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A furious Faf du Plessis raises questions on ICC’s demerit system

Crictracker 2018-03-13 15:51:49
Faf du Plessis of South Africa celebrates with Kagiso Rabada. (Photo by Ashley Vlotman/Gallo Images/Getty Images)

South Africa’s star paceman Kagiso Rabada has been banned from playing the remainder of the series – two Tests, for accumulating eight demerit points in a 24-month period. Rabada was found guilty of making a deliberate contact with the Australian captain Steve Smith after dismissing him, which landed him his eighth demerit point.

The captain’s argument 

However, Australia’s David Warner avoided any ban following his ugly row with Quinton de Kock. In the wake of this, South Africa captain Faf du Plessis has questioned the International Cricket Council’s (ICC) demerit system, saying that it does Test cricket no favors. He also pointed out that Warner and Rabada’s charges were different in the way the offense was made.

“The charge against KG (Rabada) is a level 2 with three demerit points, and the charge against Davey (Warner) is a level 2 with three demerit points. For me, if you look at those incidents, one is brushing off the shirt, the other is a lot more aggressive. My question was: why are both these incidents labeled the same? For me, they are not,” Plessis was quoted as saying on cricbuzz.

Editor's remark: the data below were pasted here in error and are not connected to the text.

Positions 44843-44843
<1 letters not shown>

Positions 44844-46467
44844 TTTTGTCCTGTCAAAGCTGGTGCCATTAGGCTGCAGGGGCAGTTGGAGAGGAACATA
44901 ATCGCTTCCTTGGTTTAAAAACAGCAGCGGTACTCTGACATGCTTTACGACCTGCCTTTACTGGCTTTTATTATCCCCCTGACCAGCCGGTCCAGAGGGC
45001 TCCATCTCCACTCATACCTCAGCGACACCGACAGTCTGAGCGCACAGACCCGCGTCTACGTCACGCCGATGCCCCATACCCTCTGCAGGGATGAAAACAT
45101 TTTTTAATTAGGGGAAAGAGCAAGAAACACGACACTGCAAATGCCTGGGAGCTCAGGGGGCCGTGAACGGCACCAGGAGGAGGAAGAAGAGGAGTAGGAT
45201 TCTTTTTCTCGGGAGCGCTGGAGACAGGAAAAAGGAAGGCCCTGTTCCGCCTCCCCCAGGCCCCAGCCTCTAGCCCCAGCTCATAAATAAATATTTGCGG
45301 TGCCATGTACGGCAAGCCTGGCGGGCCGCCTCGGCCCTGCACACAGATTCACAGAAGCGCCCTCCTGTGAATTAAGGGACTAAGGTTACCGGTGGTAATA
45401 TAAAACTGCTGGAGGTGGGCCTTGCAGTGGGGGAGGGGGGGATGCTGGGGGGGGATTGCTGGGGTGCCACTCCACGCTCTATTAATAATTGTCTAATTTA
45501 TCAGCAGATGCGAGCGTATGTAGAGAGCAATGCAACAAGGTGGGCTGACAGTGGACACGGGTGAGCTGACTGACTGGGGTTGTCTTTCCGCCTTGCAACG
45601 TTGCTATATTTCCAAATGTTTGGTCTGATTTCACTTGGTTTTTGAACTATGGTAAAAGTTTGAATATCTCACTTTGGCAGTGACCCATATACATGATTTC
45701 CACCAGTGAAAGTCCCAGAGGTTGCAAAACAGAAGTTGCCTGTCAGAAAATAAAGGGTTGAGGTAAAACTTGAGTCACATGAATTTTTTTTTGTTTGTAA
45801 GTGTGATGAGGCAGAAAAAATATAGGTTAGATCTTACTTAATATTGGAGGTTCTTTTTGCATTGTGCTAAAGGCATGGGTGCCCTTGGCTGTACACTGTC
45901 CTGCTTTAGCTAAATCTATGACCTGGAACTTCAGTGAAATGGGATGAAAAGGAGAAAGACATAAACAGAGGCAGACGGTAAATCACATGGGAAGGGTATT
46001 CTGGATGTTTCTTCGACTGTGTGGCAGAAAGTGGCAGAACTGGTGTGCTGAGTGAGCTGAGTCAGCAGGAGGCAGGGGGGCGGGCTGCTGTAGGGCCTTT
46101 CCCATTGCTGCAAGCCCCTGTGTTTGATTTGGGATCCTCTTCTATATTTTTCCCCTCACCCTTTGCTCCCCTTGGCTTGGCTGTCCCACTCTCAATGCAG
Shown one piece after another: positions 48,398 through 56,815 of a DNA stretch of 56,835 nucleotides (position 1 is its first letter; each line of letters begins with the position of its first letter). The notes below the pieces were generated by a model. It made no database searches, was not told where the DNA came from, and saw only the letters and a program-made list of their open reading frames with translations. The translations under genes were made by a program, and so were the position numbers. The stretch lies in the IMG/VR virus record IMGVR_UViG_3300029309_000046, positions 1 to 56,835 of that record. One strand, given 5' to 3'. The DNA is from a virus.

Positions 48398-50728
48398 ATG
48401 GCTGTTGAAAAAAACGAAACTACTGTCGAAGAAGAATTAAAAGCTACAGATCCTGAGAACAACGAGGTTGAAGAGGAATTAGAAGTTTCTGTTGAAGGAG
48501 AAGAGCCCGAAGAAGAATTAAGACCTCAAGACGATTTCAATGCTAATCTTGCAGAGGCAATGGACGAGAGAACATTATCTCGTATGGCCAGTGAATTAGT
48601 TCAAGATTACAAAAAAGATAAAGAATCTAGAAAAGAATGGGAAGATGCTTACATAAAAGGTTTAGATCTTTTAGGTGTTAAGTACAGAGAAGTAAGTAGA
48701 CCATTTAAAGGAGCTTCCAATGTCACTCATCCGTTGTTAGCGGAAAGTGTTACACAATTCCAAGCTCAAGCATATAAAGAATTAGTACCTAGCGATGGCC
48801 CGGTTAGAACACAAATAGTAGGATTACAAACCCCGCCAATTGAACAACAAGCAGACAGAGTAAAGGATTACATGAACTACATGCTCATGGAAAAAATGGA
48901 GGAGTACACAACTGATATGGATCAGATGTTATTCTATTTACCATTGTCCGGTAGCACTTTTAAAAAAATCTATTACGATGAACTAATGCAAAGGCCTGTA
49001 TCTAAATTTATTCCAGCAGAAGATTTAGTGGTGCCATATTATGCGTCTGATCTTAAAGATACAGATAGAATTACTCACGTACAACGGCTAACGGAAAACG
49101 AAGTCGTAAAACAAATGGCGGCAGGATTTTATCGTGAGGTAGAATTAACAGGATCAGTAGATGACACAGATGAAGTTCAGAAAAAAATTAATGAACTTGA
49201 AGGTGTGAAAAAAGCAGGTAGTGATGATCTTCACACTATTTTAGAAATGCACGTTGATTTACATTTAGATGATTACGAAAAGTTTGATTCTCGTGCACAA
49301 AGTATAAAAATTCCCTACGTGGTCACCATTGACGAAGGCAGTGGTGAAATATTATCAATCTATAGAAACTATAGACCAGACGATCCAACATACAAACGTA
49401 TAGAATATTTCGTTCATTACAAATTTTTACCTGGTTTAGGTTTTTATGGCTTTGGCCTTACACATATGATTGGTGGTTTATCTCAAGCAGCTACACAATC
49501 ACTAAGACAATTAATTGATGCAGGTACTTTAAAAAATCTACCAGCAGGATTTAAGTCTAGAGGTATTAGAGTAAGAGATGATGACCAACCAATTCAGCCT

“They call it body contact, we would say it is a shirt being brushed or it was not deliberate. As the match referee mentioned, there are bigger things at play here, that’s why he didn’t ban Davey Warner and make it a level three offense because it’s a series between two big teams. I just asked the same question,” he added.

Rabada’s ban, Australia’s gain

Rabada’s ban is a huge loss for the Proteas, especially after his exceptional figures of 11-150 in the second Test in Port Elizabeth which helped his side level the series 1-1. Had Rabada played the remainder of the two Tests, both of which are to be hosted in grounds suiting his style of bowling, South Africa’s chances of winning their first home series over Australia since 1970 would have been much higher.